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Organ Donation

September 3rd, 2015

Organ Donation

Organ Donation

Millions of people in the world are in need for one organ or another. In the US alone, over 123,000 people need an organ, with the addition of one person to the list every 12 minutes. Unfortunately, over 6,500 people die annually for want of an organ. Most of the organ donations come from deceased persons, who had expressed their desire to donate their organ(s) while they were alive.

Who Can Donate?

Anyone can become an organ donor, though those under-18 years of age require consent of their parent or guardian for organ donation. It is better to inform the transplant team know of any health conditions affecting you before donating an organ.

After death, a medical assessment is done on the donor to determine the condition of all organs. This helps the medical team determine which organs can be donated. Anyone suffering from cancer, HIV, kidney disease, diabetes, cardiovascular disease, or severe infection may not be able to donate an organ.

Organ transplant is easier in the case of the donor and recipient being a good match in terms of blood and tissue type. The transplant team performs a number of tests on the donor and recipient to determine if they are a good match.

What Organs Can You Donate?

Donated organs are given to someone who has damaged organs that need replacement or transplant. You can donate any of the following organs:

  • SkinRenal Transplant Image
  • Cornea
  • Bone
  • Bone marrow
  • Heart valves
  • Liver
  • Kidney
  • Lungs, pancreas, intestine
  • Cartilage
  • Tendons

Types of Organ Donation

For organ recipients, a transplant could well mean a second life! An organ transplant can help the suffering person return to normal life.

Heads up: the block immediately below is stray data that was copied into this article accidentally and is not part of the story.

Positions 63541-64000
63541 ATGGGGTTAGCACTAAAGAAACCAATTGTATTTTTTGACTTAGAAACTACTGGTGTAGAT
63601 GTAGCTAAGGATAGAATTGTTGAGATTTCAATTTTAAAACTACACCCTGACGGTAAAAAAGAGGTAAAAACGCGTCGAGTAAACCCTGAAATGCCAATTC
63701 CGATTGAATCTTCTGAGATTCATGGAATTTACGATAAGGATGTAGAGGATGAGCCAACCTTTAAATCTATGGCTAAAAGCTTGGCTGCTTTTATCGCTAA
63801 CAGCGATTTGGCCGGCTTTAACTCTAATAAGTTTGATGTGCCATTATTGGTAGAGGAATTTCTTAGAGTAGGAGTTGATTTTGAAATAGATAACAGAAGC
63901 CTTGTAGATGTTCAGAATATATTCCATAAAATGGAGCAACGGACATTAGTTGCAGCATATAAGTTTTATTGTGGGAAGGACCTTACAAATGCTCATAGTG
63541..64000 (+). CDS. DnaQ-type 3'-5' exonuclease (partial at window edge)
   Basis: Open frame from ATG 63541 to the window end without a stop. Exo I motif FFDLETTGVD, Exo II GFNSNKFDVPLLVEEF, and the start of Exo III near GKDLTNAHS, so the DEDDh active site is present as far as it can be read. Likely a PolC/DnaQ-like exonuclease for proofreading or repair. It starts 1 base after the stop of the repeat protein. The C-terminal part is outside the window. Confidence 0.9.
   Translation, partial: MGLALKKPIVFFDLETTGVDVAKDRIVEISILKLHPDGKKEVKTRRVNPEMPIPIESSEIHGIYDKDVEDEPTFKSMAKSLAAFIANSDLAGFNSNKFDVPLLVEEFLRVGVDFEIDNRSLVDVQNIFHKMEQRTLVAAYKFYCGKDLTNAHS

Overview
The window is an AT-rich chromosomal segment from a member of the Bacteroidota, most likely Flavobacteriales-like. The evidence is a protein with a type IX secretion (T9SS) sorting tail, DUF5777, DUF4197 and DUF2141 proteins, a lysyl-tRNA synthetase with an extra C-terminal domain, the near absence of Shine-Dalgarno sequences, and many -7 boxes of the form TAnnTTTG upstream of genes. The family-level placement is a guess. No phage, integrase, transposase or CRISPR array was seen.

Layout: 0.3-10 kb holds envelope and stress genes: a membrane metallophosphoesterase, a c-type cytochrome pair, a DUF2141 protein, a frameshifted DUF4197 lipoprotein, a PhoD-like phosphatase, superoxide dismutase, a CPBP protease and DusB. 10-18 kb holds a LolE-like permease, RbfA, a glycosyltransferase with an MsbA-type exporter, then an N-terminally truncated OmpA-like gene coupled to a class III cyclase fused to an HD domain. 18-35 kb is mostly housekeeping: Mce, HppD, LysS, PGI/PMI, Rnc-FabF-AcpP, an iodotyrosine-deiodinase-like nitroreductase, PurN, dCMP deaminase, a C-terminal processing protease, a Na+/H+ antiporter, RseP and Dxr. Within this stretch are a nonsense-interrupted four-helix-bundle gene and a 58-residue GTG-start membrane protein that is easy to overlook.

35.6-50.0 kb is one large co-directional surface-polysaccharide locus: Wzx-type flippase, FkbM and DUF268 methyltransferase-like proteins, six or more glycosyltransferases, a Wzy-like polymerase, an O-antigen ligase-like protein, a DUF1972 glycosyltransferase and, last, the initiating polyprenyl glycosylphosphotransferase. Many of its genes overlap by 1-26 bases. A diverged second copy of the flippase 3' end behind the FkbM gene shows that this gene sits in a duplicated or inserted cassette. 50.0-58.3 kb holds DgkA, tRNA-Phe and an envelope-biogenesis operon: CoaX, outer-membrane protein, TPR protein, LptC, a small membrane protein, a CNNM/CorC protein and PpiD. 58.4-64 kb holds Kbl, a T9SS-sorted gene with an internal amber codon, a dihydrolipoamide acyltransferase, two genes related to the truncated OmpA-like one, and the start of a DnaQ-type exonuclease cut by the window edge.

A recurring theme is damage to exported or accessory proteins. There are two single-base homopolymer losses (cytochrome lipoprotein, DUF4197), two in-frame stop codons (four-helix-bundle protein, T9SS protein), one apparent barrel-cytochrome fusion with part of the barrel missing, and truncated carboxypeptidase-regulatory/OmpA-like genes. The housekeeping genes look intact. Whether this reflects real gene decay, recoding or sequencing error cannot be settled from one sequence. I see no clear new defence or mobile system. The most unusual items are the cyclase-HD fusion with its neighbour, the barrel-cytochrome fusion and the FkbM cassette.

• Donation after circulatory death – In the event a person dies in a hospital when they weren’t on a ventilator, their kidneys and other organs can be donated. However, the organs must be removed within minutes after the heart stops beating to prevent the organs from damage from a lack of oxygen.
  • Donation after brain stem death – The majority of people who donate organs are those that die from severe head injury or hemorrhage, brain stroke. Patients that are on ventilator can donate lungs, liver, and heart.
  • Living organ donation – A living donor can donate one of their kidneys or part of their liver to a recipient. Primarily, this is more common with family members, wherein one healthy relative donates one of their kidneys to the suffering relative, friend, or kids.

The biggest benefit of organ donation is that you are saving someone’s life. However, organ removal and transplant involves a major surgical procedure, which can cause you physical pain and discomfort during the recovery period. But the amount of satisfaction that one gets from saving one’s life does not have a match! Certainly this can speed up your recovery!

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